Practice and Procedure


PUBLISHED November 21, 2003

An application for judicial review claim in relation to a coroner's inquest and an ancillary application for a fresh inquest were both dismissed where the inquest had been properly conducted and it was neither necessary or desirable in the interests of justice for a new inquest to take place.Application for judicial review of the decision of a coroner's inquest returning a verdict of accidental death and an application under s.13 Coroners Act 1988 for a fresh inquest. On 1 February 2001 at about 2pm the deceased ('B') had visited an electrical goods store where he had previously been suspected of theft. Shortly afterwards the manager confronted B on a nearby street and a scuffle broke out, following which B fell and struck his head. Police and an ambulance were then called. At about 2.45pm B was examined and found to be conscious, alert and breathing normally. He declined to go to hospital and was conveyed to a police station on suspicion of theft. The custody officer decided B needed urgent medical attention and he was transported to hospital by police van. The hospital began treatment of B at 4.10pm but he died later the same day. The inquest into B's death started on 20 November with an assured time estimate of two-and-a-half days. On 23 November the deputy coroner refused an application for an adjournment, sought in part to allow further medical evidence to be obtained. The jury subsequently returned a verdict of accidental death. Five matters fell to be considered by the court in relation to the inquest: (i) the reading of statements from three unavailable witnesses pursuant to r.37 Coroners Rules 1984 SI 1984/552; (ii) the restriction placed on the cross-examination of police officers; (iii) the alleged unexplained time gap between B leaving the police station and receiving hospital treatment; (iv) the refusal to adjourn; and (v) the impact of two reports by medical consultants obtained after the jury's verdict that differed in opinion from the medical evidence given at the inquest.HELD: (1) The coroner had dealt properly and fully with each problem as it had arisen at the inquest, with no more than a proper regard to such matters as availability of individuals, court rooms and the space in the list. (2) The witness statements which were read had been properly admitted under r.37(1) of the Rules. There was no reason to think that the witnesses' evidence was likely to be disputed and no objection was raised until after the statements had been admitted. (3) The restriction placed on the cross-examination of police officers was plainly right as it had restricted questioning to relevant matters only. (4) So far as the alleged time gap was concerned, the relevant witnesses were produced to deal with the time period between 3pm and 4.33pm. When their evidence was analysed there was no large time gap to be explained. (5) On the material before the coroner it was clear beyond argument that he was correct to refuse an adjournment. The court and the coroner were not available for the following week and there was no reason to think that the interests of justice would be best served by discharging the jury and starting again twelve months later. (6) It followed that the application for judicial review had to be dismissed. (7) The question of whether the impact of the fresh medical evidence was such that there should be another inquest required consideration of the likelihood of a different verdict being reached. The fresh evidence was built upon an unrealistic foundation and it was not necessary or desirable in the interests of justice that another inquest should be held. B had decided not to go to hospital. There was no obvious reason to try to persuade him to do so and therefore it was irrelevant to consider what would have happened had he gone straight there. There was no basis for a finding of gross negligence in the system. Accordingly the application for relief under s.13 of the Act also had to be dismissed.Judgment accordingly.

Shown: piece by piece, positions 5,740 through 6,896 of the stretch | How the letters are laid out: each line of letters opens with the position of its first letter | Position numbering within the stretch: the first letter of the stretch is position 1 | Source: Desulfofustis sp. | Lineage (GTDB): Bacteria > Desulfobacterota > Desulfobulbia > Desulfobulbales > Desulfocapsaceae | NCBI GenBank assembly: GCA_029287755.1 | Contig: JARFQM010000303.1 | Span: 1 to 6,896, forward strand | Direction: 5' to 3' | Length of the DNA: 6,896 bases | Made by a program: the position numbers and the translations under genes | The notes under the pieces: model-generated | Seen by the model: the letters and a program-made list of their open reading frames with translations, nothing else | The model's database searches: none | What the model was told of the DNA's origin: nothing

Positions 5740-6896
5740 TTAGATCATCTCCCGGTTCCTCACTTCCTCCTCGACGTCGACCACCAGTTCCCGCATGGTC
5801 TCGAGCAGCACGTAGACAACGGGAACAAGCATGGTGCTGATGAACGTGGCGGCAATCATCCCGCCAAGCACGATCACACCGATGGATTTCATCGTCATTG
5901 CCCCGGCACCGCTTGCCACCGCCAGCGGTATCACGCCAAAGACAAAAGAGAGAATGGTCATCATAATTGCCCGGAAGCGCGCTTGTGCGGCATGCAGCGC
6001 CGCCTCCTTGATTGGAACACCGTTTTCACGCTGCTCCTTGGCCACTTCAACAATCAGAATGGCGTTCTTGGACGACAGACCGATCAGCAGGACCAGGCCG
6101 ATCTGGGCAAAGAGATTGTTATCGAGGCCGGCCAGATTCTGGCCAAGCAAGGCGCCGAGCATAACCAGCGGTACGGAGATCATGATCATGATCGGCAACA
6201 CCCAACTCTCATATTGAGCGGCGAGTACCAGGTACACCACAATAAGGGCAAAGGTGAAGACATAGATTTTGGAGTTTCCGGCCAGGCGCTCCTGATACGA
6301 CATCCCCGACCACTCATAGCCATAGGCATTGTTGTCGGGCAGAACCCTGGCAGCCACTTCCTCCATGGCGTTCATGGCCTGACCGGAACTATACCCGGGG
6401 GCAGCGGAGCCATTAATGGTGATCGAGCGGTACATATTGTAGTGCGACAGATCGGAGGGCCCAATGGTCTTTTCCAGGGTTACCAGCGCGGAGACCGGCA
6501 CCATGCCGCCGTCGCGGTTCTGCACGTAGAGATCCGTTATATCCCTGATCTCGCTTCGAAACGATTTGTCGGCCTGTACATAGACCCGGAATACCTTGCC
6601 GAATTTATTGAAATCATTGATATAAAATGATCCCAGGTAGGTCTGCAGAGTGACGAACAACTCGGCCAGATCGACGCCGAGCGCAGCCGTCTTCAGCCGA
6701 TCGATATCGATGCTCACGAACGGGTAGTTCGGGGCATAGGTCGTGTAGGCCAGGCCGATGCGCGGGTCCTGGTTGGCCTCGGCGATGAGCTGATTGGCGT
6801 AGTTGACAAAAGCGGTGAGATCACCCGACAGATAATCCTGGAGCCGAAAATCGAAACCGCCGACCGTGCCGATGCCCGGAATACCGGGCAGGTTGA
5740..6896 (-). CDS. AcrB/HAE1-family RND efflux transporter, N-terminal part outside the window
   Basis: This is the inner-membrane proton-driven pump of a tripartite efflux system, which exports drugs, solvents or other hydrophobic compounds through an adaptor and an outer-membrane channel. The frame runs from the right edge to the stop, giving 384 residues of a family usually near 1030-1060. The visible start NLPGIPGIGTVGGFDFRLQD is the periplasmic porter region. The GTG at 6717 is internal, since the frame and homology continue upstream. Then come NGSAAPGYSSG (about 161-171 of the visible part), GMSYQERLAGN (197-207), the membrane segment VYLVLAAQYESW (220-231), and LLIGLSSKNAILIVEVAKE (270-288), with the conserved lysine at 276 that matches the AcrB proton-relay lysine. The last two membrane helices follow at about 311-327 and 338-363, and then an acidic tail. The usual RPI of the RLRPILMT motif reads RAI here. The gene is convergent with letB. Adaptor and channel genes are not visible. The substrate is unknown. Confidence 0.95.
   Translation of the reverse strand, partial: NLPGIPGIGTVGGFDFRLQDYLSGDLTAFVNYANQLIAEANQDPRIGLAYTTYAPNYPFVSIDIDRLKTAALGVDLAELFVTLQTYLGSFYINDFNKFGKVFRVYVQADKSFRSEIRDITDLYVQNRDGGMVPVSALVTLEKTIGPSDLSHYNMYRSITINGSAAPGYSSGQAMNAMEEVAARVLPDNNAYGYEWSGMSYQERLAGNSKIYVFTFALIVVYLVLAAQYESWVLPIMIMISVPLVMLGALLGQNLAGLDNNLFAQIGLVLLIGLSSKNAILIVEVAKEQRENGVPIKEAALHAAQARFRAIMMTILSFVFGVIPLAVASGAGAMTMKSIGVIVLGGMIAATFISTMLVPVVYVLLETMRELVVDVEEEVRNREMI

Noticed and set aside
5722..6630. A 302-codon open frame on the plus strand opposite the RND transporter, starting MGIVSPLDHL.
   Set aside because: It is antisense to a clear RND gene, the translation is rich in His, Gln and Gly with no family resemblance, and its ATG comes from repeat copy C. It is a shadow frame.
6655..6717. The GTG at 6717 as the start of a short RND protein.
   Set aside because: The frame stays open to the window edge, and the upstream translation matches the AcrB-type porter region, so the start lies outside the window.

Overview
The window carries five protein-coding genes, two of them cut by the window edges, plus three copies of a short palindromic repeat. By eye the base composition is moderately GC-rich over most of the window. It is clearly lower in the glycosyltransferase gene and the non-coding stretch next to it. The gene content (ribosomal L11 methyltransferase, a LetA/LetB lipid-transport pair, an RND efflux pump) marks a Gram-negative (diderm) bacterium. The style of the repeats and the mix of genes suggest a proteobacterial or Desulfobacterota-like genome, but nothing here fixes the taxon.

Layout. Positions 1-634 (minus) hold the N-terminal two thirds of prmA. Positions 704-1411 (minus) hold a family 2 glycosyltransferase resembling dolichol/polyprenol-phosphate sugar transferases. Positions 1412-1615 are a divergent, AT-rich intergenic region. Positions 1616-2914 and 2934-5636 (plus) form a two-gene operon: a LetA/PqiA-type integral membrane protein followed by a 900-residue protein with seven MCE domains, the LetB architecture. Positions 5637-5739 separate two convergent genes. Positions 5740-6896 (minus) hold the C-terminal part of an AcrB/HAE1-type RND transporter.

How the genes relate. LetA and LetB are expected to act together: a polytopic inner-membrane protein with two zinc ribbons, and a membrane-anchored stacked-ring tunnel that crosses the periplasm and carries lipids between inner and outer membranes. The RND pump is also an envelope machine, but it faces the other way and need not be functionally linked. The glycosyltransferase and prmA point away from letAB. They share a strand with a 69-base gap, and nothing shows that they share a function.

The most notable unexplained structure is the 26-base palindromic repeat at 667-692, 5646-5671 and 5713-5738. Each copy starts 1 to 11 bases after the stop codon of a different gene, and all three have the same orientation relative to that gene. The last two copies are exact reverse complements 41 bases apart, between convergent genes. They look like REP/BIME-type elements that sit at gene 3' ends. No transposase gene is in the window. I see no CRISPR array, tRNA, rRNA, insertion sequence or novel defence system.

[2003] EWHC 2612 (Admin)